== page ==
January 1944 (3)

Shaggy Ridge

Shaggy Ridge

22-26 January – the fresh men of the Australian 15th and 18th Brigades captured Kankiryo Saddle on the western tip of the New Guinea Finesterre Range.  This important enemy position placed the men only 20 miles from the coast.

8-31 January – a US Navy communiqué reported that American submarines had sunk 10 Japanese vessels, including an oil tanker on the 8th alone.  The enemy cruiser IJN Kuma was sunk by the British sub, HMS Tally Ho on the 11th, in Solomon Island waters.  And the US Marines were continuing to battle the enemy on Bougainville.

USMC map

USMC map

Click on images to enlarge.

31 January – Operation Flintlock, a well-planned and very large action started off with shells from the battleships and aircraft from Tarawa and Makin.  They knocked out the airstrips on Jaluit and Mili.  Adm. Spruance’s 4 carrier groups hit Wotje and Maloelap.

The leadership of this huge operation:  Adm. K. Turner had the overall command of the amphibious operation; MGen. C. Corbett led the Kwajalein Southern Force; RAdm. R. Conolly commanded the Northern Force of the newly formed 4th Marine Division for the twin islets of Roi-Namur; Adm. Hill led the assault on Majuro Atoll with one Battalion of the US Army 27th Division, 2 Marine battalions and one regular Corps and then on to Eniwetok.

Adm. Mitscher’s Task Force 58 included 12 carriers, 8 fast battleships, 6 cruisers and 36 destroyers.  They had sailed from Pearl Harbor on the 22nd to meet and destroy any Japanese vessel that dared to leave Truk in defense.

view of part of the 5th Fleet

view of part of the 5th Fleet

Adm. Spruance had overall command of the 5th Fleet (“The Big Blue Fleet), with 375 ships at his disposal, 700 carrier-based and 475 land-based aircraft.  His mission was to get 53,000 assault troops on shore at 3 islands that were separated by over 300 miles of open Pacific.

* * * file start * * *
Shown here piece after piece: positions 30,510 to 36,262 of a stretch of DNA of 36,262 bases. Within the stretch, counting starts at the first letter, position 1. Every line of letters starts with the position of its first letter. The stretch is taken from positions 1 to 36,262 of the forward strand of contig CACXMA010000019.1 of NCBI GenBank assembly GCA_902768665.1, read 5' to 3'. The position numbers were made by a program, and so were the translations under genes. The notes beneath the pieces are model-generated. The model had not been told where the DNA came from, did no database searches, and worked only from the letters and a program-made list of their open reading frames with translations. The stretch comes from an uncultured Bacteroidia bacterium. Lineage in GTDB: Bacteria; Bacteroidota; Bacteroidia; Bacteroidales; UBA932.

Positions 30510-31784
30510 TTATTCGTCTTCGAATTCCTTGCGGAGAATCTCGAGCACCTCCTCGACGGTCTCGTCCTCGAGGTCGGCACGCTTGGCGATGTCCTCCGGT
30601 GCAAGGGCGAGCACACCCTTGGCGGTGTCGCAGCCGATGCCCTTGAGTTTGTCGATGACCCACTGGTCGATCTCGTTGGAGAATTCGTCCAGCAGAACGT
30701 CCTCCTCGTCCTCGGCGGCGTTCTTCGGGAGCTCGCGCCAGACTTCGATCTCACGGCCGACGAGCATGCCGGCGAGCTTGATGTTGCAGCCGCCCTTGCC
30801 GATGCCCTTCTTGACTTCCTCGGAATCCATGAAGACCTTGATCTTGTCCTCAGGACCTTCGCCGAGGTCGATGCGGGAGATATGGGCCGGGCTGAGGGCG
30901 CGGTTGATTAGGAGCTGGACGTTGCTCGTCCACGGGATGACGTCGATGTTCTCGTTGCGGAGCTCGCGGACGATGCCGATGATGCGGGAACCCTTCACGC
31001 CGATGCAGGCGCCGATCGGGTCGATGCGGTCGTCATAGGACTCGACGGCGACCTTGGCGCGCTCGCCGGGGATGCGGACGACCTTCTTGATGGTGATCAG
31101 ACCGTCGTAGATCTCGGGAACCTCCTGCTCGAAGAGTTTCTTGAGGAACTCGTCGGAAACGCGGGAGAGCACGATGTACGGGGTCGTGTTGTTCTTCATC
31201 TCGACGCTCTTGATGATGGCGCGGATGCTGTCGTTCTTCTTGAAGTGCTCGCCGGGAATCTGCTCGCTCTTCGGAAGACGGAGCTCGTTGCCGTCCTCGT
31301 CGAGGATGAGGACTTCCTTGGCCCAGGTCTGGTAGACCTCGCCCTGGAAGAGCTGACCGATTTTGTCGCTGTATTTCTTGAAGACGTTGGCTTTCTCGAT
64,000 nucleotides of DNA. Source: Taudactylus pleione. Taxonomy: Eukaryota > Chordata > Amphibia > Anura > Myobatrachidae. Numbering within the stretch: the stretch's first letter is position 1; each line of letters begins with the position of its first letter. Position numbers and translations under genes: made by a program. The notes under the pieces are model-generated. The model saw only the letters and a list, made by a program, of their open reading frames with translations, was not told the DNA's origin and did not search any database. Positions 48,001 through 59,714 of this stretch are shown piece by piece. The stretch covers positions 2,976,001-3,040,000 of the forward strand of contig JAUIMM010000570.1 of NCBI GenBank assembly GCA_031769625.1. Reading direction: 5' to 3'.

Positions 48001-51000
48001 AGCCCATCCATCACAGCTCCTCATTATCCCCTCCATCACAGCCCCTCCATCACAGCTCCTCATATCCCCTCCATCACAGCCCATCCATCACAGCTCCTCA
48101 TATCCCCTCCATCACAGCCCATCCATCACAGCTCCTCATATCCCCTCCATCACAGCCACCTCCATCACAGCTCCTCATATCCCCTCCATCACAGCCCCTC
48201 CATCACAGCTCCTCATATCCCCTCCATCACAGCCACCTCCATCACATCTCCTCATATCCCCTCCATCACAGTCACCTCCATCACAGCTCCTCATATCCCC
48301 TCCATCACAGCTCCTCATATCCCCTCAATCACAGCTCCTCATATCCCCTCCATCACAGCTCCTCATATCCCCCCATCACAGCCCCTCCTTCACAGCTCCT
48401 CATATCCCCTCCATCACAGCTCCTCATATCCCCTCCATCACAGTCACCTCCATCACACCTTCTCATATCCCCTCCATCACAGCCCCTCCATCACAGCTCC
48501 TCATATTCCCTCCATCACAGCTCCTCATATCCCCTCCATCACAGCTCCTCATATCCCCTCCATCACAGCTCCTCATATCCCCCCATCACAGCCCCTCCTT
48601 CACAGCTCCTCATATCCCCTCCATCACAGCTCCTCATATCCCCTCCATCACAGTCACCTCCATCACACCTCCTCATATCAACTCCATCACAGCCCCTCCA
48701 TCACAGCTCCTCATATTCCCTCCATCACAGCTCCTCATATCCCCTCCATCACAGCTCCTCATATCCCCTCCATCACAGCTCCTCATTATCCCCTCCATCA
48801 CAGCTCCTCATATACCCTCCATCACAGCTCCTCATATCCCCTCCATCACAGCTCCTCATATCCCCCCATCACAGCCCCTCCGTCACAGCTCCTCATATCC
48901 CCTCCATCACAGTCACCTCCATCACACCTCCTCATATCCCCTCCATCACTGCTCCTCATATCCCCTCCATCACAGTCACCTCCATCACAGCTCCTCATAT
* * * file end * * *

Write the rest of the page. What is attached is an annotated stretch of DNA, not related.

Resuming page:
kwajalein_1944 (1024x790)

At 0950 hours, Adm. Hill signally that Majro Atoll was secure.  Kwajalein, after 3 days of bombing, one sailor said, “…it looked as if it had been picked up 20,000 feet and then dropped.”  But 5,000 fanatical Japanese troops survived and this would cause casualties to the 4th Marine Division, despite the enemy’s lack of organization.

Japanese Kawanishi H8K seaplane downed after strafing the beach of Kwajalein.

Japanese Kawanishi H8K seaplane downed after strafing the beach of Kwajalein.

More on these battles in February 1944.

9-30 January – in the CBI, the British 14th Army took the port of Maungdaw on the Bay of Bengal.  Although, despite their success, the troops were left exposed on their left flank.  The Japanese just happened to be amassing right there.

Stilwell’s Chinese troops continued to advance and by the end of the month, the Chinese 22 Division had captured Taro, Burma.

Click on images to enlarge.

##################################################################################

Japanese Propaganda – used in attempts to demoralize the Australian troops and divide the Allies

1035209a_med

7182210-3x2-700x467.jpgjap propaganda aimed at aussies

 

 

 

 

##################################################################################

Farewell Salutes – 

Edwin ‘Bud’ Bosshart – Silverton, OR; US Navy, WWII, PTO, SeaBee

Johnny Cambell – Hutto, TX; Korea, 187th RCTuntitled

Joseph Druke – Buffalo, NY; US Army, Korea

John Goble – Brighton, AUS; RA Navy (Ret. 51 yrs.), WWII, PTO & ETO, Commodore

Michael Korenko – Mentor, OH; US Army Air Corps, WWII, CBI

Donald Marks, Boca Raton, FL; US Army, WWII

Michael Monsoor – Long Beach, CA; US Navy SEAL, Iraq, Petty Officer, KIA, Medal of Honor

Frank Petersen Jr. – Topeka, KS; USMC, Korea, Vietnam, Lt.General (Ret. 38 yrs.), pilot

John Tasso Sr. – Saugus, MA; US Navy, WWII

Frederick Walker Jr. – Decatur, GA; US Army, WWII, ETO, 3rd Army antiaircraft

###################################################################################

 

Advertisements

About GP Cox

Everett Smith served with the Headquarters Company, 187th Regiment, 11th A/B Division during WWII. This site is in tribute to my father, "Smitty." GPCox is a member of the 11th Airborne Association. Member # 4511 and extremely proud of that fact!